Letters

Letters 05-02-2016

Facts About Trails I would like to correct some misinformation provided in Kristi Kates’ article about the Shore-to-Shore Trail in your April 18 issue. The Shore-to-Shore Trail is not the longest continuous trail in the Lower Peninsula. That honor belongs to the North Country Trail (NCT), which stretches for over 400 miles in the Lower Peninsula. In fact, 100 miles of the NCT is within a 30-minute drive of Traverse City, and is maintained by the Grand Traverse Hiking Club...

North Korea Is Bluffing I eagerly read Jack Segal’s columns and attend his lectures whenever possible. However, I think his April 24th column falls into an all too common trap. He casually refers to a nuclear-armed North Korea when there is no proof whatever that North Korea has any such weapons. Sure, they have set off some underground explosions but so what? Tonga could do that. Every nuclear-armed country on Earth has carried out at least one aboveground test, just to prove they could do it if for no other reason. All we have is North Korea’s word for their supposed capabilities, which is no proof at all...

Double Dipping? In Greg Shy’s recent letter, he indicated that his Social Security benefit was being unfairly reduced simply due to the fact that he worked for the government. Somehow I think something is missing here. As I read it this law is only for those who worked for the government and are getting a pension from us generous taxpayers. Now Greg wants his pension and he also wants a full measure of Social Security benefits even though he did not pay into Social Security...

Critical Thinking Needed Our media gives ample coverage to some presidential candidates calling each other a liar and a sleaze bag. While entertaining to some, this certainly should lower one’s respect for either candidate. This race to the bottom comes as no surprise given their lack of respect for the rigors of critical thinking. The world’s esteemed scientists take great steps to preserve the integrity of their findings. Not only are their findings peer reviewed by fellow experts in their specialty, whenever possible the findings are cross-checked by independent studies...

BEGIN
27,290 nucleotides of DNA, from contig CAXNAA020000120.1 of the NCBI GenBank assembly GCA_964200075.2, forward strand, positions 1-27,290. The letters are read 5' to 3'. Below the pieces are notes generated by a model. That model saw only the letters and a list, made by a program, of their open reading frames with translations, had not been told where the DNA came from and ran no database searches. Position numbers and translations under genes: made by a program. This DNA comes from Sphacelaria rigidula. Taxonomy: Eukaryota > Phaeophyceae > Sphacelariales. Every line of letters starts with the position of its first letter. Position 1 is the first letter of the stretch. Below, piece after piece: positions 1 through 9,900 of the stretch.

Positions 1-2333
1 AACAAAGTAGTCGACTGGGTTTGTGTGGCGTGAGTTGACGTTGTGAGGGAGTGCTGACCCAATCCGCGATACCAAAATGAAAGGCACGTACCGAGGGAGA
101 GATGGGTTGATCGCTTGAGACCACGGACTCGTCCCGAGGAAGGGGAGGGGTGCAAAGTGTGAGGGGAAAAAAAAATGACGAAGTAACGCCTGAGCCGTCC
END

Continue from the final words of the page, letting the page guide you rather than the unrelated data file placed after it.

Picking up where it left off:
Home · Articles · News · Features · A Plane Mystery Filmmaker...
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A Plane Mystery Filmmaker chronicles family and union strife in Brothers on the Line

Patrick Sullivan - July 25th, 2011
A Plane Mystery: Filmmaker chronicles family and union strife in Brothers on the Line
By Patrick Sullivan
For one filmmaker, this year’s journey to Northern Michigan could be a
little bit like a return to the scene of a crime.
At least a possible crime that might have happened to his family 40 years
ago.
In addition to a string of victories for workers, unions and civil rights,
the Reuther family also notched a slew of assassination attempts during
the 20th Century.
It’s possible one of those attempts -- this one would have been a
successful one -- might have occurred right here in Northern Michigan.
Labor leader Walter Reuther and five others died when a chartered Lear jet
made a dangerously low approach during an attempted landing in bad weather
at the Pellston Regional Airport on the night of May 9, 1970. The airplane
clipped some trees a couple of miles from the runway and crashed.
Reuther, his wife, a friend and a bodyguard were headed to the UAW
Education Center at Black Lake near Cheboygan. The circumstances of the
crash were somewhat suspicious.
Reuther’s great-nephew, Sasha Reuther, will be in town for the Traverse
City Film Festival for two screenings of his documentary film, Brothers on
the Line.